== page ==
SAN JOSE, Calif., Jan. 22 /PRNewswire/ -- The Coalition for Pulmonary Fibrosis (CPF) today announced a jointly funded $100,000, two-year research grant with the American Thoracic Society (ATS), one of the world's leading professional organizations for pulmonary, critical care and sleep physicians. The grant will go to help find the causes of pulmonary fibrosis, which may lead to treatments and a cure for the deadly disease that claims 40,000 lives each year.
The American Thoracic Society/Coalition for Pulmonary Fibrosis Partnership Research Award in Pulmonary Fibrosis was awarded to Sonye K. Danoff, M.D., Ph.D., assistant professor of medicine of the School of Medicine, Johns Hopkins University, for research in pulmonary fibrosis. Entitled "VEGF: Marker or mediator of lung injury in pulmonary fibrosis?", Dr. Danoff's research project will test the hypothesis that locally elevated levels of vascular endothelial growth factor (VEGF) in the lungs of patients with autoimmune pulmonary fibrosis contribute to disease progression.
"It is truly an honor to have received this award," said Dr. Danoff. "My most heartfelt thanks go to CPF for supporting this research. Too little is known about pulmonary fibrosis -- a disease which kills far too many. The ATS/CPF research grant will give me the opportunity to explore how angiogenic factors contribute to the development of pulmonary fibrosis. My hope is that this understanding will translate into new therapeutic strategies for our patients."
The ATS/CPF grant was established in 2006 and was open to a U.S.-based investigators working on translational studies in pulmonary fibrosis. Dr. Danoff's project was chosen by the ATS Scientific Advisory Committee through a rigorous peer-review application process.
"We are pleased that we can partner with the ATS to advance important IPF- related research that will help us to better understand this devastating disease," said Marvin I. Schwartz, M.D., chairman of the CPF and the James C. Campbell Professor of Medicine at the University of Colorado Health Sciences Center in Denver. "Dr. Danoff's project may help to identify a critical marker that may play a role in the development of IPF."
"This award is incredibly important to uncovering novel insights into the mechanism of disease pathogenesis in pulmonary fibrosis," said Thomas R. Martin, M.D., past president of ATS and chair of the ATS Research Program. "Our partnership with the CPF allows us to fund new and emerging research that might not otherwise receive the funding it needs and the priority it deserves."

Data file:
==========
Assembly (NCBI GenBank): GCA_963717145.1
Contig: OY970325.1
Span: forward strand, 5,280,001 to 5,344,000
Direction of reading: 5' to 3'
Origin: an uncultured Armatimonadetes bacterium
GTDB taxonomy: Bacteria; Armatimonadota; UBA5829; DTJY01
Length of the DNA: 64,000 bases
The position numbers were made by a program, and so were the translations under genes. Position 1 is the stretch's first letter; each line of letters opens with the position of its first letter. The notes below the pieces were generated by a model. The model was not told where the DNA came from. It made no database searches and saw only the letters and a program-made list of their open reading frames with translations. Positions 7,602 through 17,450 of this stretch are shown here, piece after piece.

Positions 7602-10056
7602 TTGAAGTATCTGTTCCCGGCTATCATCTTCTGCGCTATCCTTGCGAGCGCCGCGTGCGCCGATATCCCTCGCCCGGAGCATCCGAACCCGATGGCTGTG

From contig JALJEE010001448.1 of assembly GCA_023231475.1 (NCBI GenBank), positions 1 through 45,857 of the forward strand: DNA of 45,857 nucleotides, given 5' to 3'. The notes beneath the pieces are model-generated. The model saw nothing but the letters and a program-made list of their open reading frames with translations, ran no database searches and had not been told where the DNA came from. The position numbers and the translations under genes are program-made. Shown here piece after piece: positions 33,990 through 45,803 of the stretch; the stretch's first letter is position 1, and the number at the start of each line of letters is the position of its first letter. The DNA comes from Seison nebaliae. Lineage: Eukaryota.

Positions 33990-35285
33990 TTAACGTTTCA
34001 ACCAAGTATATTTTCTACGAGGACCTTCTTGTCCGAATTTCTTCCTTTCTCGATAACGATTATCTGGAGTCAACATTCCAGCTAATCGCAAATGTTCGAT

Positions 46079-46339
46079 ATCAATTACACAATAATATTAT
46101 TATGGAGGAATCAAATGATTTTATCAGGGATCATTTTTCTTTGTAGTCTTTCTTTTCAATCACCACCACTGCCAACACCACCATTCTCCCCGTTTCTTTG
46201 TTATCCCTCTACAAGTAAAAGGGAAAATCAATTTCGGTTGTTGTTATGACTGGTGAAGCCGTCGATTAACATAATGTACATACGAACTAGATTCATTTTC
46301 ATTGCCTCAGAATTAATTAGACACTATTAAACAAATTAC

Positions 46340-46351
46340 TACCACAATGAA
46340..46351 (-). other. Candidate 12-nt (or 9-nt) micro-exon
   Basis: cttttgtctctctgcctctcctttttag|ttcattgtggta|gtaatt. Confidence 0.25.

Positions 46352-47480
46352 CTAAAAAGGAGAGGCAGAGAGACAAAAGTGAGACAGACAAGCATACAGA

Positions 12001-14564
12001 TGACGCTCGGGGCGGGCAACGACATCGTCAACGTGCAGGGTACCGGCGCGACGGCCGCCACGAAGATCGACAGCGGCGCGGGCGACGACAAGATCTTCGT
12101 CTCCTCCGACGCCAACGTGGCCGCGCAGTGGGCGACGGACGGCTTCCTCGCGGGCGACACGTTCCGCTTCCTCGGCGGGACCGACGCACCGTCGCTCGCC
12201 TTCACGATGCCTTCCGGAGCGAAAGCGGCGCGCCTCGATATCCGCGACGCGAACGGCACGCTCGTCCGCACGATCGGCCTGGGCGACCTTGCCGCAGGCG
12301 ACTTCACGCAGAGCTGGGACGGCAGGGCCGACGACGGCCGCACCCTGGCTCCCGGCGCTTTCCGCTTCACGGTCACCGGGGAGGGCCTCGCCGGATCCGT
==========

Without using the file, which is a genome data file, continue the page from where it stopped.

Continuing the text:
CPF and ATS intend to continue this important partnership by establishing a second $100,000, two-year grant in 2007 to advance pulmonary fibrosis research efforts in the United States. Details will be announced during the American Thoracic Society's annual meeting in San Francisco in May 2007.
About Idiopathic Pulmonary Fibrosis (IPF)
IPF is a lung disorder characterized by a progressive scarring -- known as fibrosis -- and deterioration of the lungs, which slowly robs its victims of their ability to breathe. Approximately 128,000 Americans suffer from IPF, which is the most prevalent of a classification of lung disorders known as interstitial lung diseases (ILD's). There is currently no known cause or cure for IPF, nor is there an FDA-approved treatment. An estimated 48,000 new cases are diagnosed each year. IPF is difficult to diagnose, and an estimated two- thirds of patients die within five years of diagnosis.
About the Coalition for Pulmonary Fibrosis
The Coalition for Pulmonary Fibrosis (CPF) is a 501(c)(3) nonprofit organization, founded in 2001 to accelerate research efforts leading to a cure for idiopathic pulmonary fibrosis (IPF), while educating, supporting, and advocating for the community of patients, families, and medical professionals fighting this disease. The CPF funds promising research into new approaches to treat and cure pulmonary fibrosis; provides patients and families with comprehensive education materials, resources, and hope; serves as a voice for national advocacy of IPF issues; and works to improve awareness of IPF in the medical community as well as the general public. The CPF's nonprofit partners include many of the most respected medical centers and healthcare organizations in the U.S. With more than 10,000 members nationwide, the CPF is the largest nonprofit organization in the U.S. dedicated to advocating for those with pulmonary fibrosis. For more information please visit www.coalitionforpf.org or call (888) 222-8541.
About the American Thoracic Society
The American Thoracic Society (ATS) is a non-profit, international, professional and scientific society for respiratory, critical care and sleep medicine. The ATS is committed globally to the prevention and treatment of respiratory disease through research, education, patient care and advocacy. The long-range goal of the ATS is to decrease morbidity and mortality from respiratory disorders and life threatening acute illnesses in people of all ages. In keeping with these goals, the American Thoracic Society interacts with both national and international organizations which have similar goals. For more information please visit www.thoracic.org.
Coalition for Pulmonary Fibrosis